Diamonds with minute flaws could play a crucial role in the future of quantum technology. For some time now, researchers at TU Wien have been studying the quantum properties of such diamonds, but only now have they succeeded in coupling the specific defects in two such diamonds with one another. This is an important prerequisite for the development of new applications, such as highly sensitive sensors and switches for quantum computers.

Physics - Electroengineering - 29.03.2017
Quantum Communication: How to Outwit Noise
Quantum Communication: How to Outwit Noise
Nowadays we communicate via radio signals and send electrical pulses through long cables. This could change soon, however: Scientists have been working intensely on developing methods for quantum information transfer. This would enable tap-proof data transfer or, one day, even the linking of quantum computers.

Life Sciences - Chemistry - 28.03.2017
How does Oxygen get into a Fuel Cell?
How does Oxygen get into a Fuel Cell?
In order for a fuel cell to work, it needs an oxidising agent. TU Wien has now found a way to explain why oxygen does not always enter fuel cells effectively, rendering them unusable. Fuel cells use a simple chemical reaction, such as the combination of oxygen and hydrogen to form water, to generate electricity.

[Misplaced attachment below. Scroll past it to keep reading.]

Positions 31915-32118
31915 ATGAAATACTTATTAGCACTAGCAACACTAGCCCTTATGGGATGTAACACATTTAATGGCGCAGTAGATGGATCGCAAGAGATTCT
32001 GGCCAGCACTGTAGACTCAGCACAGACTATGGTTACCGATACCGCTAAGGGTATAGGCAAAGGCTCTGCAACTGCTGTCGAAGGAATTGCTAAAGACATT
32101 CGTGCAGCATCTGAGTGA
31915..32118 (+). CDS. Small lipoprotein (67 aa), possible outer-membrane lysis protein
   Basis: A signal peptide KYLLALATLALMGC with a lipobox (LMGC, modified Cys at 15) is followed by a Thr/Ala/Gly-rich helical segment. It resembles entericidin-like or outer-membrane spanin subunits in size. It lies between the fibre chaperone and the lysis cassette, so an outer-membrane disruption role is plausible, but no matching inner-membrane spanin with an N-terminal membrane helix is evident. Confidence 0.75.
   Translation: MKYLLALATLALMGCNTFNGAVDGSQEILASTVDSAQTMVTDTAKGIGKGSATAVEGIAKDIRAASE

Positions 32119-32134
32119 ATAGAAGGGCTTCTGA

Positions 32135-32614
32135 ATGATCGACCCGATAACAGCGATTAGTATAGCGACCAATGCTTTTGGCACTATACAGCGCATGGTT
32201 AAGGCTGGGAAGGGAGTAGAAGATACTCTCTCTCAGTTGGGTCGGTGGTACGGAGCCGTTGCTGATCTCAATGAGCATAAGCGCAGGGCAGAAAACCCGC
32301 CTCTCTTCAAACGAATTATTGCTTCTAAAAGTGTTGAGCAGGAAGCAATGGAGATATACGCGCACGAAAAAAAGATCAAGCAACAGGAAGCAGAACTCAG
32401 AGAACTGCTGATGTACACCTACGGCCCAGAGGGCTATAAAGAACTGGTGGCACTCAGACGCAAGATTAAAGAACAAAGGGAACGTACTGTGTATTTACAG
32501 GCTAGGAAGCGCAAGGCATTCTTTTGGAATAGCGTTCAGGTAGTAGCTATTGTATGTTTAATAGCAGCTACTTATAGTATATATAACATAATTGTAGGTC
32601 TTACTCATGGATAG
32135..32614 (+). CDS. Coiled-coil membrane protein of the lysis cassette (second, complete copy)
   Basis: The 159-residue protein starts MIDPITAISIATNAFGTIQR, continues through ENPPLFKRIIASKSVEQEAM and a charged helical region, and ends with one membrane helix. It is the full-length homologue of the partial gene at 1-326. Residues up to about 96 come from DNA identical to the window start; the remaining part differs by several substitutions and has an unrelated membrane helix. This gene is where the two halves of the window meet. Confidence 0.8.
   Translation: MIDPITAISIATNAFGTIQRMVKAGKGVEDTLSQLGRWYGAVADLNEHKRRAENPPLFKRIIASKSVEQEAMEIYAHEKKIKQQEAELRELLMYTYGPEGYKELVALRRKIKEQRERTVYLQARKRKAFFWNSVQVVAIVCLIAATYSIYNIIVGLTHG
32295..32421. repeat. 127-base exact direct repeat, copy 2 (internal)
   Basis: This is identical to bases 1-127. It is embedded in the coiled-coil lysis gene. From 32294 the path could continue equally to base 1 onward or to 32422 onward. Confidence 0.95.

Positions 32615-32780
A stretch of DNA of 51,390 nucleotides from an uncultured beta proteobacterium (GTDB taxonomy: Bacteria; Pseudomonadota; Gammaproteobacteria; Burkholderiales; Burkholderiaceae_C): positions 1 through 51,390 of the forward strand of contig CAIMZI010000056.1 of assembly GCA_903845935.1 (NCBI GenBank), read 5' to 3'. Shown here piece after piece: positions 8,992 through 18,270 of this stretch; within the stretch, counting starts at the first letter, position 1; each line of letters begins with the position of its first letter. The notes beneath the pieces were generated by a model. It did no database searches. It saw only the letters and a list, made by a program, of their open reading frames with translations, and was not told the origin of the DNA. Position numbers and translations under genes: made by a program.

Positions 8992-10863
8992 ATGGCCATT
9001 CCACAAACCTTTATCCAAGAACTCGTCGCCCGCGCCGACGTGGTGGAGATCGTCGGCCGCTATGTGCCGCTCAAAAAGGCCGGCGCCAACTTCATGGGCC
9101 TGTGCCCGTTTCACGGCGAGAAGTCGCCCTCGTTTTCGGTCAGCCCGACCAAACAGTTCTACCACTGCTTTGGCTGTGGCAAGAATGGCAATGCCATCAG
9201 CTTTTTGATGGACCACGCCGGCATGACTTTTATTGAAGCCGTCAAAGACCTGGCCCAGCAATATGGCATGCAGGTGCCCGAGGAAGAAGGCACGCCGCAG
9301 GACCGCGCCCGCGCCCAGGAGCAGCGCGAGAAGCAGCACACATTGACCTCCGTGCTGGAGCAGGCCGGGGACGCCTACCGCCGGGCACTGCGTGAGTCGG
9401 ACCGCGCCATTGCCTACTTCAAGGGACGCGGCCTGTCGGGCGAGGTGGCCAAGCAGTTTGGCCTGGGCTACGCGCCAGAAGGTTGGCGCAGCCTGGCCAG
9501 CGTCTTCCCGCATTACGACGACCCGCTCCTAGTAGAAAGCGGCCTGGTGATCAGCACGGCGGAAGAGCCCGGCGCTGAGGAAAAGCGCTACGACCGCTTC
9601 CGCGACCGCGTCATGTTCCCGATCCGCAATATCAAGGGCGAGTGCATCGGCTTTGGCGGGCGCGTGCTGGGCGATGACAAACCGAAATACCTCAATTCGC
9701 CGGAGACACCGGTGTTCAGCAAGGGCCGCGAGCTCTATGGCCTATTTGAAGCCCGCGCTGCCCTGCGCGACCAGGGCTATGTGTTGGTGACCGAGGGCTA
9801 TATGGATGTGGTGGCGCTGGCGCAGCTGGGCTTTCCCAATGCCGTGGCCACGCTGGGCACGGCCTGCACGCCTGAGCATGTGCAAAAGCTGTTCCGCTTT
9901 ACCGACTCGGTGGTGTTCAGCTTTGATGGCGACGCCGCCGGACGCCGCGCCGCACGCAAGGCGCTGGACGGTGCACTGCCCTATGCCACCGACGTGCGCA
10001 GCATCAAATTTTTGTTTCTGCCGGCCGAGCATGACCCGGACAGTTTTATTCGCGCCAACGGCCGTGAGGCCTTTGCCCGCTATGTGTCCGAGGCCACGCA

Physics - 24.03.2017
In a quantum race everyone is both a winner and a loser
In a quantum race everyone is both a winner and a loser
Our understanding of the world is mostly built on basic perceptions, such as that events follow each other in a well-defined order. Such definite orders are required in the macroscopic world, for which the laws of classical physics apply. However, in the quantum world orders can be ‘scrambled'.

Life Sciences - 23.03.2017
Ravens: Non-breeders live in highly dynamic social groups
Ravens: Non-breeders live in highly dynamic social groups
Ravens have impressive cognitive skills when interacting with conspecifics - comparable to many primates, whose social intelligence has been related to their life in groups. An international collaboration of researchers led by Thomas Bugnyar, Professor at the Department of Cognitive Biology, University of Vienna, could uncover for the first time the group dynamics of non-breeding ravens.

Health - 22.03.2017
Protective switch to treat obesity
Protective switch to treat obesity
Scientists at the University of Graz and TU Graz have developed an active ingredient that reduces obesity and can prevent type II diabetes as well as non-alcoholic fatty liver disease. According to the World Health Organisation (WHO), around 1.9 billion people are overweight worldwide. 75 per cent suffer from non-alcoholic fatty liver disease and 400 million have type II diabetes.

Health - Life Sciences - 21.03.2017
How do metals interact with DNA?
How do metals interact with DNA?
Since a couple of decades, metal-containing drugs have been successfully used to fight against certain types of cancer. The lack of knowledge about the underlying molecular mechanisms slows down the search for new and more efficient chemotherapeutic agents. An international team of scientists, led by Leticia González from the University of Vienna and Jacinto Sá from the Uppsala University, have developed a protocol that is able to detect how metal-based drugs interact with DNA.